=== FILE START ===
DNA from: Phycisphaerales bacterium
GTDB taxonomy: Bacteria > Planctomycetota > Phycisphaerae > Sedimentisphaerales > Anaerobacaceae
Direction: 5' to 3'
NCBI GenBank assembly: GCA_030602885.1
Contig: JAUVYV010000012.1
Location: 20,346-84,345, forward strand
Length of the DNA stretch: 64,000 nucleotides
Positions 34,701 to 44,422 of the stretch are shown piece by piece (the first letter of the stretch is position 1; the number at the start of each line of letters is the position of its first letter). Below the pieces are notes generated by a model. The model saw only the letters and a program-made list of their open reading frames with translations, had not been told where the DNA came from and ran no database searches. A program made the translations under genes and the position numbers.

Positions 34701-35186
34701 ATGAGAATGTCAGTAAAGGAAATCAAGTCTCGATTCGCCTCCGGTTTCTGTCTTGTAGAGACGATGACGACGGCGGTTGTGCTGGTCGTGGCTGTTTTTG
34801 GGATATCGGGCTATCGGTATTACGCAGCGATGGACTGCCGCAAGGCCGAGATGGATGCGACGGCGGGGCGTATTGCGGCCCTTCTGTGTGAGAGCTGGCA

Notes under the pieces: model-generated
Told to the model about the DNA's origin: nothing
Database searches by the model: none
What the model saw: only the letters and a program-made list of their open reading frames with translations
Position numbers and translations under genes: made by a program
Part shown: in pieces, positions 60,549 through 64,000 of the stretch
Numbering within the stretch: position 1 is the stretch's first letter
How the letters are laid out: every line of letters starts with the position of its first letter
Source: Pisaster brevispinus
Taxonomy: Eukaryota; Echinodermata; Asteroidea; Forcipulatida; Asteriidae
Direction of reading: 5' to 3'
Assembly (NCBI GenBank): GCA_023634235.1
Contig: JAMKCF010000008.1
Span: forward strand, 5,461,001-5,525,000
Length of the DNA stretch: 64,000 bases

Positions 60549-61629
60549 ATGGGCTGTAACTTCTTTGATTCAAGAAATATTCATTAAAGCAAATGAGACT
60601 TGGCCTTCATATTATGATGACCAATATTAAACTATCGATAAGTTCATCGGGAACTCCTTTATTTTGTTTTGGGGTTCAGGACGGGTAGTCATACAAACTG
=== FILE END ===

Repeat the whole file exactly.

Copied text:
DNA from: Phycisphaerales bacterium
GTDB taxonomy: Bacteria > Planctomycetota > Phycisphaerae > Sedimentisphaerales > Anaerobacaceae
Direction: 5' to 3'
NCBI GenBank assembly: GCA_030602885.1
Contig: JAUVYV010000012.1
Location: 20,346-84,345, forward strand
Length of the DNA stretch: 64,000 nucleotides
Positions 34,701 to 44,422 of the stretch are shown piece by piece (the first letter of the stretch is position 1; the number at the start of each line of letters is the position of its first letter). Below the pieces are notes generated by a model. The model saw only the letters and a program-made list of their open reading frames with translations, had not been told where the DNA came from and ran no database searches. A program made the translations under genes and the position numbers.

Positions 34701-35186
34701 ATGAGAATGTCAGTAAAGGAAATCAAGTCTCGATTCGCCTCCGGTTTCTGTCTTGTAGAGACGATGACGACGGCGGTTGTGCTGGTCGTGGCTGTTTTTG
34801 GGATATCGGGCTATCGGTATTACGCAGCGATGGACTGCCGCAAGGCCGAGATGGATGCGACGGCGGGGCGTATTGCGGCCCTTCTGTGTGAGAGCTGGCA

Notes under the pieces: model-generated
Told to the model about the DNA's origin: nothing
Database searches by the model: none
What the model saw: only the letters and a program-made list of their open reading frames with translations
Position numbers and translations under genes: made by a program
Part shown: in pieces, positions 60,549 through 64,000 of the stretch
Numbering within the stretch: position 1 is the stretch's first letter
How the letters are laid out: every line of letters starts with the position of its first letter
Source: Pisaster brevispinus
Taxonomy: Eukaryota; Echinodermata; Asteroidea; Forcipulatida; Asteriidae
Direction of reading: 5' to 3'
Assembly (NCBI GenBank): GCA_023634235.1
Contig: JAMKCF010000008.1
Span: forward strand, 5,461,001-5,525,000
Length of the DNA stretch: 64,000 bases

Positions 60549-61629
60549 ATGGGCTGTAACTTCTTTGATTCAAGAAATATTCATTAAAGCAAATGAGACT
60601 TGGCCTTCATATTATGATGACCAATATTAAACTATCGATAAGTTCATCGGGAACTCCTTTATTTTGTTTTGGGGTTCAGGACGGGTAGTCATACAAACTG